Who would dare to challenge the killer whale, an apex predator at the top of the food chain?
Scientists have observed situations in which pods of humpback whales have curiously intervened in orca hunts to protect wounded whale calves, seals, sea lions, porpoises and other marine mammals. What would possess an animal to do such a thing?
Researchers don’t know for sure. Humpbacks may mistakenly think a young whale associated with their own pod is threatened, or it may be that interfering in orca hunts eventually pays off for their own species. Humpback whales may even be intelligent enough to have some degree of empathetic response.
Whatever the answer, there’s some instinctive or evolutionary response that prompts these animal bystanders to intervene.
Humans, of course, live in complex societies, with far more evolved relationships. So what makes humans less inclined to stand up to threats far less dangerous than a killer whale?
Researchers who study ways to reduce bullying look at the third party in the bully/bullied interaction: the bystander. He or she often has unutilized power to end a peer’s torment or minimize the risk posed to others.
If a bully, liar or cheat has an emotional or narcissistic wound so deep that he is unable to change his behavior, it becomes the responsibility of those around him to sound the alarm. When those who know better are silent, they become just as guilty as the aggressor.
As we’ve seen, however, people often don’t speak up when they have firsthand knowledge that someone is endangering or hurting others. There are many reasons for turning a blind eye when an insecure person tells outrageous lies or torments others.
They may include:
1. Apathy. The offender’s lies are so ridiculous and over-the-top that any reasonable person knows he is lying, and it’s not worth the fight to challenge it. The default response becomes to tune it out or roll one’s eyes.
2. Rationalization. Some onlookers are unable -- or unwilling -- to see the stakes of a bully’s bad behavior. This is the camp that says, “Fibbing is annoying.” They minimize the damage of antisocial behavior. They focus on how they might benefit, and ignore the reprehensible means.
3. Callousness. Others simply don’t worry about lies or harassment or threatening behavior that doesn’t impact them personally. As long as someone else is the victim or potential victim, they are unbothered.
4. Fear of the bully. Sometimes a bystander does feel empathy and concern, but is simply too afraid of becoming a target of the bully. They lack the courage to speak up or stand up against wrongdoing, even anonymously.
5. Fear of consequences. There are those who fear losing social standing or facing backlash from others aside from the bully. In these situations, the culture of the institution, whether it’s a school or workplace, often enables and empowers the bully. Many systems respond to reports by positioning the bully as the victim, and the whistleblower as the problem.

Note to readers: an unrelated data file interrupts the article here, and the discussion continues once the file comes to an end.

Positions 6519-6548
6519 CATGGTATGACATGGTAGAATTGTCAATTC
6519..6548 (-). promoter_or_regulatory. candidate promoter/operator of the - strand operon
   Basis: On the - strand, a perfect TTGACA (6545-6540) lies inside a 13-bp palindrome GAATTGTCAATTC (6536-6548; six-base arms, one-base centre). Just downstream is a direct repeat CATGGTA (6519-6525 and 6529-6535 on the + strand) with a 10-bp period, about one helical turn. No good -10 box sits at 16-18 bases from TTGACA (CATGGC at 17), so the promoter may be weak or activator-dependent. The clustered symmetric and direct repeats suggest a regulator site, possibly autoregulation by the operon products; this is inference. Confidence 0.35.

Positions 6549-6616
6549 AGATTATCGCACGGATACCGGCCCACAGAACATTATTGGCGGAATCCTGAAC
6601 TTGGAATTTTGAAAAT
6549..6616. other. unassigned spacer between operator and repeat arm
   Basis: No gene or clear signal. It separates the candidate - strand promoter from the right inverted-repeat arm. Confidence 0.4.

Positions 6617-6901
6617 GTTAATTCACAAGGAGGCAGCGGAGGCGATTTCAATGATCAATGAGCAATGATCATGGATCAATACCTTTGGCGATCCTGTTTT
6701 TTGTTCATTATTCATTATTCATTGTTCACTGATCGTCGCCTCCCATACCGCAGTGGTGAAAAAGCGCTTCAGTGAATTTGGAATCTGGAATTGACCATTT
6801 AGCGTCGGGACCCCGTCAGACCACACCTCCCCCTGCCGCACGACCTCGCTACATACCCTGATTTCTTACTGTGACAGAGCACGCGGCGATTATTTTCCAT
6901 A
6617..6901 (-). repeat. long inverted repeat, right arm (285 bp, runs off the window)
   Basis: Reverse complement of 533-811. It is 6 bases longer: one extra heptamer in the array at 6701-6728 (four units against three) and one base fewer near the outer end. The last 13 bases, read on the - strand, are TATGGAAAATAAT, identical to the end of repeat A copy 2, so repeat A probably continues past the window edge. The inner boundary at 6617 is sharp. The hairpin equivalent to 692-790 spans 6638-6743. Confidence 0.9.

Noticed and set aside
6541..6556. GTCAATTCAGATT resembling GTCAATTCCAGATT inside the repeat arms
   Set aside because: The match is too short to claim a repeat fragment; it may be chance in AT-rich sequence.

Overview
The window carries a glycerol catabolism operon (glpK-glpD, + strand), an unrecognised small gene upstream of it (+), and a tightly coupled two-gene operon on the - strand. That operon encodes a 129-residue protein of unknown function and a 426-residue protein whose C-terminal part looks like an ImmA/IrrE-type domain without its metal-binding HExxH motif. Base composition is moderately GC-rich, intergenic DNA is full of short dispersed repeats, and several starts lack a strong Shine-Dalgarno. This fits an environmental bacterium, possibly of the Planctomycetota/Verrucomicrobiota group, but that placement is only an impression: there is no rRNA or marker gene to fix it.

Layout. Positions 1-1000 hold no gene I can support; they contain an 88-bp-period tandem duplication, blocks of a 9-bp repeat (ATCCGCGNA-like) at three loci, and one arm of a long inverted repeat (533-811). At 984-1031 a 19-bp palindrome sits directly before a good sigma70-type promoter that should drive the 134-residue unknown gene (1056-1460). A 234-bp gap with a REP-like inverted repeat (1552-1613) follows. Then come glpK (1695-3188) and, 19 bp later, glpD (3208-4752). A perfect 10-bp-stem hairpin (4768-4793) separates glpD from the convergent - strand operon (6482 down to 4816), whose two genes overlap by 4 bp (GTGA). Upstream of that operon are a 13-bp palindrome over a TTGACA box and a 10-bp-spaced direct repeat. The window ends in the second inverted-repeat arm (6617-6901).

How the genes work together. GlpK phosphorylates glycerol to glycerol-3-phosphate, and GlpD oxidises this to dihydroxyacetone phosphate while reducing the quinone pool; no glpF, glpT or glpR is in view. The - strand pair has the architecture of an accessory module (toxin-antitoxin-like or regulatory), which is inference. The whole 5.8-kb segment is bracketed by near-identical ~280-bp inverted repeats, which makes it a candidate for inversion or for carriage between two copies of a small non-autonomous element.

6. Greed. Other bystanders are more complicit. They want something from the bully, so they are willing to aid and abet unethical or cruel actions. They stand to gain personally from enabling the bully.
7. Protection. Some people, especially weaker ones, are easily seduced by power. They feel protected by association with a bully. It’s easier for them to be part of a protected in-group, no matter how compromised.
8. Desensitization. Those who spend the most time around a bully become accustomed to cruelty and antisocial behavior. They see everyone around them tolerating it, as well.
9. Meanness. There are some who share the same moral defects as the bully. They are just as ruthless, self-centered, greedy, spiteful or nasty. They don’t act out as much as the alpha bully because they are lower in the pecking order and don’t wield as much power. But they take pleasure in the hatefulness committed in their proximity.
Once we understand and identify what prevents bystanders from intervening, we can look for ways to better engage them.
A child may be too timid or scared to speak up around a powerful bully. That’s why parents need to have some awareness of the social dynamics in their child’s environments: Ask if they witness bullying at the bus stop, on the playground, in the classroom or in the school hallway. Let your child know that you would talk to school officials about it -- even if they aren’t the one being bullied -- and why. Children develop the strength of character to be active bystanders when they see it modeled at home.
We can model that for our kids, and we can also reform systems to be friendlier to whistleblowers, both anonymous and named. We need to continue to glorify the courageous, cultivate empathy and shame the complicit.
We can also learn from the mysterious behavior of whales, and choose to band together in the face of danger.